More than three quarters of journalists rate social media as an important professional tool, while almost 90% are using social media more than they were a year ago, according to new research from Daryl Willcox Publishing.
Results of the online survey of over 900 UK journalists conducted in May 2011* are part of a new whitepaper called “How social media is changing the role of journalists”. The whitepaper, which charts the rise of social media in journalism and how its changing the needs of the industry, is written by Financial Times journalist Martin Stabe.
Weve looked at the impact of social media on journalism, particularly since 2005 with the emergence of sites like YouTube, Facebook, LinkedIn and Twitter, said Daryl Willcox, Chairman of Daryl Willcox Publishing. Reliance on social media for newsgathering is on the rise and the new facets have been added to the role of journalists. Social media is now part of the daily routine of many reporters.
Social media appears to be an emotive subject out of the 957 journalists surveyed, over 200 made additional comments some scathing, slamming social media as a pointless communication channel to manage, and some pointing to the fact they are now dependent on these websites as news sources.
The survey also looked at the role social media plays in the relationship between journalists and PR professionals.
Communicating with PR professionals currently has a relatively insignificant role in journalists use of social media. 44% of journalists said they believed that PR professionals did not make enough use of social media. Emailed news releases and pitches (98% and 73% respectively), approaches by phone (56%) and traditional face-to-face events (51%) significantly exceeded contact by social media (the highest being Twitter at around 25%).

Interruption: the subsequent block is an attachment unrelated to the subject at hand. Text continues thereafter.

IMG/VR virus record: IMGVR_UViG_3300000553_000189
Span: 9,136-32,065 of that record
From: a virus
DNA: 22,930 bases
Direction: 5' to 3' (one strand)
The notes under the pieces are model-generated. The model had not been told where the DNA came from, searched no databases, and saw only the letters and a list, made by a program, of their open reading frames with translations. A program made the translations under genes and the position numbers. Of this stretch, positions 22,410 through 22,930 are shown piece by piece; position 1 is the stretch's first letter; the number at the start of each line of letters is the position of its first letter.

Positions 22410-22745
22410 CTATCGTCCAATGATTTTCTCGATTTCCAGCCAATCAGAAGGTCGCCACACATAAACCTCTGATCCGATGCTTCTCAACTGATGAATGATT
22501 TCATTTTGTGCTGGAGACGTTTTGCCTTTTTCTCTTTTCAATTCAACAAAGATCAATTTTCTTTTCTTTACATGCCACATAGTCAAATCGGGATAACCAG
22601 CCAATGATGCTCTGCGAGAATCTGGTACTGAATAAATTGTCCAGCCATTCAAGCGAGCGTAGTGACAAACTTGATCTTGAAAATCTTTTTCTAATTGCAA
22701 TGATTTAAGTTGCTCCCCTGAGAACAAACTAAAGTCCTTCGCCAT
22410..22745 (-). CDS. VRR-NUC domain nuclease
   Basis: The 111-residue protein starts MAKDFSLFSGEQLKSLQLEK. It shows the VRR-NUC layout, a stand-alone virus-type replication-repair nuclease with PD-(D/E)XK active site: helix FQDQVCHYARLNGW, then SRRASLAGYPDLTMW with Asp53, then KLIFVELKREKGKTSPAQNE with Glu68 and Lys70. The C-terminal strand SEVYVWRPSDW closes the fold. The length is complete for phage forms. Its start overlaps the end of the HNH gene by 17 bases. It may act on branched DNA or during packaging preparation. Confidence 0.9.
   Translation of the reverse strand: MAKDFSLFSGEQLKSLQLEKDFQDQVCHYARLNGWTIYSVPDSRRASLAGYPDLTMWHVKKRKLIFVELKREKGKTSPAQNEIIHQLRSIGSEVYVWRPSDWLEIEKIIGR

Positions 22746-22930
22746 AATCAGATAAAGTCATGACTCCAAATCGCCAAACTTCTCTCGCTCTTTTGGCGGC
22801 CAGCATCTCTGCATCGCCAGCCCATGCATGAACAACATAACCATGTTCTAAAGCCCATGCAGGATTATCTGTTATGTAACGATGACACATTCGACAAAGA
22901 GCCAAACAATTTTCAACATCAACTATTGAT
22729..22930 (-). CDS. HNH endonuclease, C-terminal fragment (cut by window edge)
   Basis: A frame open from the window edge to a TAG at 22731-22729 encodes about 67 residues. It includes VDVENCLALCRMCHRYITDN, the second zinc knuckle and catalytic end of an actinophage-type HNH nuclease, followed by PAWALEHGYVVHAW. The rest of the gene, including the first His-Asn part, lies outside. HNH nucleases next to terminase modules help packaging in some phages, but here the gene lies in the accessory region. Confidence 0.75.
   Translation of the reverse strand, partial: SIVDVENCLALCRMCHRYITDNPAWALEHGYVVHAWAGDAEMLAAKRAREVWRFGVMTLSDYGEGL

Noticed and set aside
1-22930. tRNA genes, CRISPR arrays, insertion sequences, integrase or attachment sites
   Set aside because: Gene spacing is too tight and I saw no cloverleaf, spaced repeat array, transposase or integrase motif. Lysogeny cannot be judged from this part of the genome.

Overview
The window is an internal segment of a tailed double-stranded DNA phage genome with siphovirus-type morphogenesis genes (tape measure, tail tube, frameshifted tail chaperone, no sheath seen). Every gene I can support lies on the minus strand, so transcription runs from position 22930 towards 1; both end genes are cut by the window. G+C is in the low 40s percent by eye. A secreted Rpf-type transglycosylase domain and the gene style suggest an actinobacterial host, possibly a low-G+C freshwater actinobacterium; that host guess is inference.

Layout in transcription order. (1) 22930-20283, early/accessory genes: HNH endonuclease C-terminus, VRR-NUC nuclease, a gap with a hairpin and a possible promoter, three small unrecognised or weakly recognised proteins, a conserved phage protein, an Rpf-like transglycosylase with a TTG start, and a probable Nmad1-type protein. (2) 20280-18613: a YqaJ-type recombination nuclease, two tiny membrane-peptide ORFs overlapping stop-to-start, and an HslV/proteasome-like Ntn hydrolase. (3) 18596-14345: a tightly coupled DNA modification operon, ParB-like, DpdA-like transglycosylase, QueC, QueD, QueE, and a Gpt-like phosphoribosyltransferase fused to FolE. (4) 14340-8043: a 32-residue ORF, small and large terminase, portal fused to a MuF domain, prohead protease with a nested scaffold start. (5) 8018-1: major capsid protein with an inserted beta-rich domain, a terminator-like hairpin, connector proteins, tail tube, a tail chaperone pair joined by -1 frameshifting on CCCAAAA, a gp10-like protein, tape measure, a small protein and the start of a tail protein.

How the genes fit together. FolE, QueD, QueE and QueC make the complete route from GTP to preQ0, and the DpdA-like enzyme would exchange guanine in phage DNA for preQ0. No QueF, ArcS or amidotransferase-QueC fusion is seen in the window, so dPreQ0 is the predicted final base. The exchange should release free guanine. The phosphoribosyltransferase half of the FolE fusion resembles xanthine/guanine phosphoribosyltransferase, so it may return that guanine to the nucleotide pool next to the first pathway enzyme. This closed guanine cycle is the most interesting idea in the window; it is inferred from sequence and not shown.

Reasons cited included some PR professionals failing to understand the need to build genuine relationships on social media, and lack of resources to respond quickly to journalists.
“Journalists have been quick to incorporate social media into their processes for gathering and distributing news,” said Martin Stabe, author of the report. But journalists see social media sites primarily as a channel where they can communicate directly with potential sources or engaged members of their audience, without much involvement from PR professionals. However, as the report shows, this is only part of the story. Social media also empowers PR professionals to change the way they communicate with journalists or directly to customers.”
Download the whitepaper How social media is changing the role of journalists at www.dwpub.com/whitepapers.php?int=Journalists_and_social_med…
Daryl Willcox continued: With the current storm surrounding newspaper reporting bans when so-called super injunctions are broken across social sites by the masses, the spotlight has been thrown on the way social websites are not only becoming a critical method of news dissemination but also influencing conventional UK media.